In general, the ultimate amount of estimated returns under the new standard may be consistent with amounts estimated under the current revenue recognition standards. However, entities will still need to assess whether their current models for estimating returns are appropriate under the new standard.


Many entities of consumer products make payments to their customers. Slotting fees, co-operative advertising arrangements, and coupons and rebates are common examples of consideration paid to a customer. Some entities also make payments to the customers of resellers or distributors that purchase directly from them. For example, manufacturers of some consumer products offer coupons to consumers, even though their direct customers are the grocery stores that sell on to end-customers.

To determine the appropriate accounting treatment, an entity must initially assess whether it will receive any good or service in return for such payment (or payable) to the customer or if this is merely an incentive to the customer to purchase more products from the entity. The result of this assessment will have an impact on whether the payment (or payable) to a customer will be recognized as either an asset or expense (if the customer will provide a distinct good or service), a reduction of revenue or a combination of both. Thus, for entities that make such payments to their customers, they must carefully consider the nature of what they get in return as this may impact on the revenues they will recognize in the future.


As retailers enhance their supply chain by integrating online and mobile sales and inventory channels with traditional brick-and-mortar locations to create multiple sales channels (e.g., buy from the retailer’s website/app or in its physical store), they will need to evaluate at what point revenue should be recognized for the sale. Under IFRS 15, revenue is recognized when the customer obtains control over the products or services, which is the ability of the customer to direct the use of and obtain substantially all of the remaining benefits from those goods or services. This is a different approach from the current IFRS which requires that revenue is recognized when there is transfer of risks and rewards to the customer.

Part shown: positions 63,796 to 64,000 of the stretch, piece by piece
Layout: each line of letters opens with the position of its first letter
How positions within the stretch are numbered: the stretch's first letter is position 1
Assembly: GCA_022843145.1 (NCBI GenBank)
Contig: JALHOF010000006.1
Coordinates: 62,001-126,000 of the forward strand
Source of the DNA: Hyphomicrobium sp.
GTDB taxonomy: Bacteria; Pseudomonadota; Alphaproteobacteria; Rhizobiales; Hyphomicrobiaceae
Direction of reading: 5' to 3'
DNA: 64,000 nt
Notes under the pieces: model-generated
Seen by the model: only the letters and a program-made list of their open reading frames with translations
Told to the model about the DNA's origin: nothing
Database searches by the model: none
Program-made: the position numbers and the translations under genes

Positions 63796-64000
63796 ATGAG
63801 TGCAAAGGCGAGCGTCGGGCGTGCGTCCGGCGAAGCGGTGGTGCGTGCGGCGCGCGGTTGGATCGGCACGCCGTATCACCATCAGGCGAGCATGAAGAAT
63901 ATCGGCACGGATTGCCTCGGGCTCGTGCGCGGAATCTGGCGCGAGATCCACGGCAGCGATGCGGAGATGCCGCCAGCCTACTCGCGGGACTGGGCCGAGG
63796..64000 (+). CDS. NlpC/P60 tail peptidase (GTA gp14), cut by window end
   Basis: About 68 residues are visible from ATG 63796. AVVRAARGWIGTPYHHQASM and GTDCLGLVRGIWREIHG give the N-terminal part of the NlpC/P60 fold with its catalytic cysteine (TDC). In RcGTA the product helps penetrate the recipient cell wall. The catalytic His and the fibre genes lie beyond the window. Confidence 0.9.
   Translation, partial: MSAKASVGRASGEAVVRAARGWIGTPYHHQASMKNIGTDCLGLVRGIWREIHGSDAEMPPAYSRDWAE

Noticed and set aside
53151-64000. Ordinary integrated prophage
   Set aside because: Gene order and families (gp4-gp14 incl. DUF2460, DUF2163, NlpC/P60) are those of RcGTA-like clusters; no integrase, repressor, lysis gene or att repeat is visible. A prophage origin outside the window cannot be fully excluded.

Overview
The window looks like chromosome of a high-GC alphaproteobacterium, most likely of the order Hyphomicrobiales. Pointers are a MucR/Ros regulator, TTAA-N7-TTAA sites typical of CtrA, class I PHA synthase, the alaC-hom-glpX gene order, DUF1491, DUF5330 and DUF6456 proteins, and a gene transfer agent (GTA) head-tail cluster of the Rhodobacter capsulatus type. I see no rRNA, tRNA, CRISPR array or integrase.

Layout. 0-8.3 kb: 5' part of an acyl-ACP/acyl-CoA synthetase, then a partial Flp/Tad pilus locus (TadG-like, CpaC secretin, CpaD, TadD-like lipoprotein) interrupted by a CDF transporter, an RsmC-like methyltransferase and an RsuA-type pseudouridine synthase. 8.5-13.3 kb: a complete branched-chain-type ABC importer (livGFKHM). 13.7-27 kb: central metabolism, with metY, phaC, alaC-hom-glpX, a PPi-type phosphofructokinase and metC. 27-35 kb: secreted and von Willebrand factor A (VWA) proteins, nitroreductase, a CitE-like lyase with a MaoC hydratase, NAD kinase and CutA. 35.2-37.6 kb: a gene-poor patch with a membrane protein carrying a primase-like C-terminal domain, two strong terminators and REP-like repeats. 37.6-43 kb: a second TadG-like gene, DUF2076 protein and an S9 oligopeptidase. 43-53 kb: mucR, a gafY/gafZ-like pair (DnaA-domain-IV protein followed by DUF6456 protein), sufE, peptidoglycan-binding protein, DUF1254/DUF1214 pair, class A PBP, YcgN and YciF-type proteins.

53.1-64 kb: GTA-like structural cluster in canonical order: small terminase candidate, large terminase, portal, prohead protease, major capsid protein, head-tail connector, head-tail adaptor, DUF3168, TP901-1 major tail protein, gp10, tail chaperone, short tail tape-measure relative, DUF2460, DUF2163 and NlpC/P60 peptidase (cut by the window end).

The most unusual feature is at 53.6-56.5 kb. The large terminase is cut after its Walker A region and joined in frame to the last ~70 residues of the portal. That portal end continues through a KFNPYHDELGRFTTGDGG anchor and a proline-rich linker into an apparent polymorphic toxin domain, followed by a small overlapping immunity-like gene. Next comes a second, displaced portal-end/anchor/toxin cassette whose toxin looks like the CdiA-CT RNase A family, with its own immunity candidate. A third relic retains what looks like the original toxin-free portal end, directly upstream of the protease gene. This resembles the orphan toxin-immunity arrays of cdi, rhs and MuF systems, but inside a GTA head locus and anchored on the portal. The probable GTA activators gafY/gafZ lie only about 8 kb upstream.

Retailers will also need to evaluate whether the contract with the customer includes multiple performance obligations. If more than one performance obligation exists, entities will need to determine the number of performance obligations and when each performance obligation has been satisfied (i.e., when revenue should be recognized).


With IFRS 15 taking effect on Jan. 1 2018, entities in retail and consumer products should immediately start assessing the impact of the new standard on their revenue recognition policies and practices. These include revisiting the revenue streams, existing contracts and other sales-related transactions and assessing the impact of IFRS 15 for each of these transactions. The assessment should consider the impact or required adjustments on the financial statements and balances. In addition, the assessment must look into any change to the accounting processes, IT systems, infrastructure and even internal controls in order for these entities to gather the necessary data and information needed to properly implement the new standard.

Entities should also consider the requirement to disclose the impact of the new standard in their 2016 financial statements in view of the requirement to disclose potential impact of new standards issued but not yet effective.

This article is for general information only and is not a substitute for professional advice where the facts and circumstances warrant. The views and opinion expressed above are those of the author and do not necessarily represent the views of SGV & Co.

Manolito R. Elle is a Partner of SGV & Co.